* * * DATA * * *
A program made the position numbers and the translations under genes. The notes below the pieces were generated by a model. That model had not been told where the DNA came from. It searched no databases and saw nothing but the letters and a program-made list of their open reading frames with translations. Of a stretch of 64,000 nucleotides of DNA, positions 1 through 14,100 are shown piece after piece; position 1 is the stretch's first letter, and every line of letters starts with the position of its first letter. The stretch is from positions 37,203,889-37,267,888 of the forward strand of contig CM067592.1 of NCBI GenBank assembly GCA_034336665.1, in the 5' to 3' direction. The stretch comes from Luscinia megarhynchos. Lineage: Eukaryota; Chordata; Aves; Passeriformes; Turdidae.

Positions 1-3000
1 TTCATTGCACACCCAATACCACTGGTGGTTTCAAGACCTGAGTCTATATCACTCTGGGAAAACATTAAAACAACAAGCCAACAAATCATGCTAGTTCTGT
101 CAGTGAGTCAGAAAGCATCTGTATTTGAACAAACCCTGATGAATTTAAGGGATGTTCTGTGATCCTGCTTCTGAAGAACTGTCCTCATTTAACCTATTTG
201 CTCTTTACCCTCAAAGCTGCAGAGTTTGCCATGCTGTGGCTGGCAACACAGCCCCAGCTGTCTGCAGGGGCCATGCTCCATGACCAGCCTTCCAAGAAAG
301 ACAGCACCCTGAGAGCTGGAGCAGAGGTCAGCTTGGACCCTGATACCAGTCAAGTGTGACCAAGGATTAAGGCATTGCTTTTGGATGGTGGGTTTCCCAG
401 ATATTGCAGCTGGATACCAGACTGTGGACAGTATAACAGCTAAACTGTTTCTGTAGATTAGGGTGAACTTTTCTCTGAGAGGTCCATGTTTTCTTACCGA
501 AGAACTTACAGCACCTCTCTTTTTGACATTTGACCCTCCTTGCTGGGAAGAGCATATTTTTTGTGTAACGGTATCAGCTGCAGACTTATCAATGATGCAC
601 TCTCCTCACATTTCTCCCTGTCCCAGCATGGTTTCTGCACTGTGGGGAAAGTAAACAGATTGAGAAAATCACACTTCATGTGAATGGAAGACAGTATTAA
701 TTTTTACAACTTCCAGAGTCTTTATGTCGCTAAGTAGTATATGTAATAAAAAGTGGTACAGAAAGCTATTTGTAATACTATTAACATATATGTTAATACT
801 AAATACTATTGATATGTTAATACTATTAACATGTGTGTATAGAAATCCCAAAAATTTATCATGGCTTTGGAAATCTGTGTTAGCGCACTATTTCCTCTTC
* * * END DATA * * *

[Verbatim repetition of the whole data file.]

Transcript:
A program made the position numbers and the translations under genes. The notes below the pieces were generated by a model. That model had not been told where the DNA came from. It searched no databases and saw nothing but the letters and a program-made list of their open reading frames with translations. Of a stretch of 64,000 nucleotides of DNA, positions 1 through 14,100 are shown piece after piece; position 1 is the stretch's first letter, and every line of letters starts with the position of its first letter. The stretch is from positions 37,203,889-37,267,888 of the forward strand of contig CM067592.1 of NCBI GenBank assembly GCA_034336665.1, in the 5' to 3' direction. The stretch comes from Luscinia megarhynchos. Lineage: Eukaryota; Chordata; Aves; Passeriformes; Turdidae.

Positions 1-3000
1 TTCATTGCACACCCAATACCACTGGTGGTTTCAAGACCTGAGTCTATATCACTCTGGGAAAACATTAAAACAACAAGCCAACAAATCATGCTAGTTCTGT
101 CAGTGAGTCAGAAAGCATCTGTATTTGAACAAACCCTGATGAATTTAAGGGATGTTCTGTGATCCTGCTTCTGAAGAACTGTCCTCATTTAACCTATTTG
201 CTCTTTACCCTCAAAGCTGCAGAGTTTGCCATGCTGTGGCTGGCAACACAGCCCCAGCTGTCTGCAGGGGCCATGCTCCATGACCAGCCTTCCAAGAAAG
301 ACAGCACCCTGAGAGCTGGAGCAGAGGTCAGCTTGGACCCTGATACCAGTCAAGTGTGACCAAGGATTAAGGCATTGCTTTTGGATGGTGGGTTTCCCAG
401 ATATTGCAGCTGGATACCAGACTGTGGACAGTATAACAGCTAAACTGTTTCTGTAGATTAGGGTGAACTTTTCTCTGAGAGGTCCATGTTTTCTTACCGA
501 AGAACTTACAGCACCTCTCTTTTTGACATTTGACCCTCCTTGCTGGGAAGAGCATATTTTTTGTGTAACGGTATCAGCTGCAGACTTATCAATGATGCAC
601 TCTCCTCACATTTCTCCCTGTCCCAGCATGGTTTCTGCACTGTGGGGAAAGTAAACAGATTGAGAAAATCACACTTCATGTGAATGGAAGACAGTATTAA
701 TTTTTACAACTTCCAGAGTCTTTATGTCGCTAAGTAGTATATGTAATAAAAAGTGGTACAGAAAGCTATTTGTAATACTATTAACATATATGTTAATACT
801 AAATACTATTGATATGTTAATACTATTAACATGTGTGTATAGAAATCCCAAAAATTTATCATGGCTTTGGAAATCTGTGTTAGCGCACTATTTCCTCTTC